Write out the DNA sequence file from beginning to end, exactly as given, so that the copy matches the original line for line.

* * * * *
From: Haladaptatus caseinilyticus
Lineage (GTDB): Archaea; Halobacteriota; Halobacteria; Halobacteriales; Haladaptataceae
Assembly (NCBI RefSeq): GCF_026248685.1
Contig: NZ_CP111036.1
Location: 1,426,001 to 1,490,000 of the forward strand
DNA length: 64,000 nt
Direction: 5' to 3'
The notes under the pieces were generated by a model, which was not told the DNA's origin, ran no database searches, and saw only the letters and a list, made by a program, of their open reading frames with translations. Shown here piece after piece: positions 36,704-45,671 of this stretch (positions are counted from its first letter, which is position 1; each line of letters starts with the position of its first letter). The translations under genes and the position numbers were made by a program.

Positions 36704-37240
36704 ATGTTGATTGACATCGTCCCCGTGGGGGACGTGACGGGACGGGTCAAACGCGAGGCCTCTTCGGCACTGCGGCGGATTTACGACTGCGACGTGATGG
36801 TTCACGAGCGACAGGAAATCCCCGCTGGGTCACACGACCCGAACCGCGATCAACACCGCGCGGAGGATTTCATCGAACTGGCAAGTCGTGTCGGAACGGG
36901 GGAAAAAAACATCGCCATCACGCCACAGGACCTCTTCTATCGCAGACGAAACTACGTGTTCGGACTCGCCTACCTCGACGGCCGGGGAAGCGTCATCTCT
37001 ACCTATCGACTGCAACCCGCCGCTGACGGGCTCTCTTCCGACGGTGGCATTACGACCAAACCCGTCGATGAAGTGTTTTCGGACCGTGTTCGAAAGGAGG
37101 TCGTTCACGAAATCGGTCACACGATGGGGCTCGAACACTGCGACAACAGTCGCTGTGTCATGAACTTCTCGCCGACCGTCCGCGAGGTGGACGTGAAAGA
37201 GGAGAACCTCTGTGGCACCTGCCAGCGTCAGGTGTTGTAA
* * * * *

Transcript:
From: Haladaptatus caseinilyticus
Lineage (GTDB): Archaea; Halobacteriota; Halobacteria; Halobacteriales; Haladaptataceae
Assembly (NCBI RefSeq): GCF_026248685.1
Contig: NZ_CP111036.1
Location: 1,426,001 to 1,490,000 of the forward strand
DNA length: 64,000 nt
Direction: 5' to 3'
The notes under the pieces were generated by a model, which was not told the DNA's origin, ran no database searches, and saw only the letters and a list, made by a program, of their open reading frames with translations. Shown here piece after piece: positions 36,704-45,671 of this stretch (positions are counted from its first letter, which is position 1; each line of letters starts with the position of its first letter). The translations under genes and the position numbers were made by a program.

Positions 36704-37240
36704 ATGTTGATTGACATCGTCCCCGTGGGGGACGTGACGGGACGGGTCAAACGCGAGGCCTCTTCGGCACTGCGGCGGATTTACGACTGCGACGTGATGG
36801 TTCACGAGCGACAGGAAATCCCCGCTGGGTCACACGACCCGAACCGCGATCAACACCGCGCGGAGGATTTCATCGAACTGGCAAGTCGTGTCGGAACGGG
36901 GGAAAAAAACATCGCCATCACGCCACAGGACCTCTTCTATCGCAGACGAAACTACGTGTTCGGACTCGCCTACCTCGACGGCCGGGGAAGCGTCATCTCT
37001 ACCTATCGACTGCAACCCGCCGCTGACGGGCTCTCTTCCGACGGTGGCATTACGACCAAACCCGTCGATGAAGTGTTTTCGGACCGTGTTCGAAAGGAGG
37101 TCGTTCACGAAATCGGTCACACGATGGGGCTCGAACACTGCGACAACAGTCGCTGTGTCATGAACTTCTCGCCGACCGTCCGCGAGGTGGACGTGAAAGA
37201 GGAGAACCTCTGTGGCACCTGCCAGCGTCAGGTGTTGTAA